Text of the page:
Who: Ku (vocals, guitar), Lu (guitar, vocals), Lu (bass), Lu (drums), Lu (saxophone), Lu (trombone).

For Fans Of: Man Man, Gogol Bordello, Captain Beefheart.

Sounds Like: The house band for a Portland version of
Yo Gabba Gabba.

Seated at a booth in B-Side Tavern, Kulululu’s frontman is trying to decide on a backstory. He’s already decided that he and his bandmates will remain anonymous for any and all things Kulululu, so real names are out. Ditto day jobs, personal histories and anything outright sad. If you can recall the time before every aspect of local culture had been mocked so extensively that Portland became a social experiment in city-wide solipsism, you might start to see exactly where Kulululu is coming from.

"There's definitely a time and place to stand and listen and be really serious," he says. "We take a different approach and just try to make people laugh, smile, move around."

Here's what we know for certain: The members of Kulululu are trained musicians from different parts of the country who all relocated to Portland separately but for the drummer and frontman—known as Ku and Lu, respectively. The term "Kulululu" is used by the band in an interchangeable elasticity. It's a verb, a noun, a philosophy. If you ask them what it is they'll tell you it could be anything. You might have Kulululu and not even know it. You might be Kulululu right now.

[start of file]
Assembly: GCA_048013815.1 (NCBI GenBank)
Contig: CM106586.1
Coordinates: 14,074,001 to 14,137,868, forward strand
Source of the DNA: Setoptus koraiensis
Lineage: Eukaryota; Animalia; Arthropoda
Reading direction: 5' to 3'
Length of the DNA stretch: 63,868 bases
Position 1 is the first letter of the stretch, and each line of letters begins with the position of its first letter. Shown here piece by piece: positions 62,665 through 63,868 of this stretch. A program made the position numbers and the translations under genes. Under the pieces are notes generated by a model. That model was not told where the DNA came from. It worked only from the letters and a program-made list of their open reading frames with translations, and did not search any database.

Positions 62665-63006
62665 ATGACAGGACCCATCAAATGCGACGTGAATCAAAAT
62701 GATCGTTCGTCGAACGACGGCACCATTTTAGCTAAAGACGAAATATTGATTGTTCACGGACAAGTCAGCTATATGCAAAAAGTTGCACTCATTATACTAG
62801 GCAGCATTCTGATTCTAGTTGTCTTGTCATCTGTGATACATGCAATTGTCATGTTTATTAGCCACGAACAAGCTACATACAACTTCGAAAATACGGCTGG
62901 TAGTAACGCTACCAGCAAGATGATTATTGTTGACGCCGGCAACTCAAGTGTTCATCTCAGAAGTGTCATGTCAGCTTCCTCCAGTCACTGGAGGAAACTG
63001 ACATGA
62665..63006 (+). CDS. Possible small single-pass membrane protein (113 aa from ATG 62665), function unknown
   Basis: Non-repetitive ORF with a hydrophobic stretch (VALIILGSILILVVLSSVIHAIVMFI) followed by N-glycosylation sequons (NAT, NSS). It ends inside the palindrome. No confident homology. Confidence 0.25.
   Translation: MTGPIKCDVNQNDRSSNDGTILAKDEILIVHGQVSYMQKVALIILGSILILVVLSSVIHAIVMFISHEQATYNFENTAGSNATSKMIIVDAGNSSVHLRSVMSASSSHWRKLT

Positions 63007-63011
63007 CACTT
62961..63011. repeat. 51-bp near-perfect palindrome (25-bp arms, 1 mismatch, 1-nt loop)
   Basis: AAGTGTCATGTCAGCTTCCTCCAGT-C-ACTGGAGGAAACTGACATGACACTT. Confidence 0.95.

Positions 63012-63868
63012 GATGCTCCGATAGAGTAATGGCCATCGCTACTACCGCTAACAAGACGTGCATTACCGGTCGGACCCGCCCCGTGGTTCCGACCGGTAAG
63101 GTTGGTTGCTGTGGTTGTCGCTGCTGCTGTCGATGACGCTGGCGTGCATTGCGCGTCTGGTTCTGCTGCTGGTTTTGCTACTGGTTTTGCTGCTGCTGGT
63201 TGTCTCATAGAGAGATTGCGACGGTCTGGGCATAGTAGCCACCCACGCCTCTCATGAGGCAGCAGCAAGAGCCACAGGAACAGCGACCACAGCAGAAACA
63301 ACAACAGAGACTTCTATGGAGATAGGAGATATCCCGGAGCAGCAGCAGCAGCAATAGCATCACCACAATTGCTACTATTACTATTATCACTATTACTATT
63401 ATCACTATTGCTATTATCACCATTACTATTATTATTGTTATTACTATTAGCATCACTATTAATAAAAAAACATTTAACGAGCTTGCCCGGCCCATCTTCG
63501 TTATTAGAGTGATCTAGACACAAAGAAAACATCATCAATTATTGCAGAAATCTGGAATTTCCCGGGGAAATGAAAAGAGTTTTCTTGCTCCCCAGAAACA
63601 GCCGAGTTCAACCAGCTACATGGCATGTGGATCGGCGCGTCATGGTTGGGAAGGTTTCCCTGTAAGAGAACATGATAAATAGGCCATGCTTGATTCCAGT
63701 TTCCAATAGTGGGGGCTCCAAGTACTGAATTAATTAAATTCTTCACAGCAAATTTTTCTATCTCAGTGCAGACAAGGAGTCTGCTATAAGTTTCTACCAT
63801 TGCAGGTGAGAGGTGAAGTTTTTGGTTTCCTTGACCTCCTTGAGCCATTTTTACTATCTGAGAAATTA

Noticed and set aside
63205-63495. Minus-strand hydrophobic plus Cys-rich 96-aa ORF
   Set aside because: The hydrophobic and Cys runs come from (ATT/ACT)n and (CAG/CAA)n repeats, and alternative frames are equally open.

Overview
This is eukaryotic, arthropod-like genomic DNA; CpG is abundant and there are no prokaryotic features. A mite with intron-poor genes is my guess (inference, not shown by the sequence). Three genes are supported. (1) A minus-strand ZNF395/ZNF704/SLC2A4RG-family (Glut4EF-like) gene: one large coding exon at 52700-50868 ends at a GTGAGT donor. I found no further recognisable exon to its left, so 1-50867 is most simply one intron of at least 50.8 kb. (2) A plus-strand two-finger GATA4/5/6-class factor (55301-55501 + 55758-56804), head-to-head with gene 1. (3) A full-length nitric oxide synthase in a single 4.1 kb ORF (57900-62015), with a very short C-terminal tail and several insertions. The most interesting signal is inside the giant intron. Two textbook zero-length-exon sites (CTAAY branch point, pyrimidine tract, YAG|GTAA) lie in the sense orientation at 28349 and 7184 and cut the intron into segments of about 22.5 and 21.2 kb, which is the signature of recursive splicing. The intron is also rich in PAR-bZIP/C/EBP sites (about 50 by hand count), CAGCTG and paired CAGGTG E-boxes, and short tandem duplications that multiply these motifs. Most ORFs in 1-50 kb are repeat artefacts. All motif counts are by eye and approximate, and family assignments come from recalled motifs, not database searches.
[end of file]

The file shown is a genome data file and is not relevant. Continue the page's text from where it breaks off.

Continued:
The conceptual details are really just an avenue for the musicians in the band to keep everything surrounding their music erratic, jovial and perpetually exciting. The humdrum details of life or promotion are only considered as forms to wrap a gleeful scream around.

"Our shows will start with a rampage of silly antics—running in from outside the venue, trying to get everyone's attention with bells and whistles," the band leader says. "We want to drag you in from the beginning so you can see every aspect of our performance."

Without the benefit of spectacle, Kulululu's debut album sounds more like a Southern California ska-punk outfit than anything their heavy conceptualized ethos might imply. Songs are short, fast and intentionally puerile. "My dad's a crab and I call him crab dad" pretty much sums up the entirety of the lyrical content of two songs, "Crab Dad" and also "Crab Dad Again." Another tune, "Skateboard Song," rattles off a long list of skateboard tricks that the author is unable to perform in a stoned repose of drowsy, melodic mumbles.

Whether or not Kulululu's irreverence is enough to lure anyone not present at one of their gigs in what could likely be ascertained by how that person responds to the simplistic, boneheaded subject matter. But the band isn't concerned so much with mass appeal as with attracting the exact kind of creative types they themselves are. It's an ethos best described in their song, "We Are Kulululu": "I am Kulululu/We are Kulululu."

SEE IT: Kulululu plays Turn! Turn! Turn!, 8 NE Killingsworth St., with An Atomic Whirl and Plastic Cactus, on Saturday, July 29. 8 pm. $5. 21+.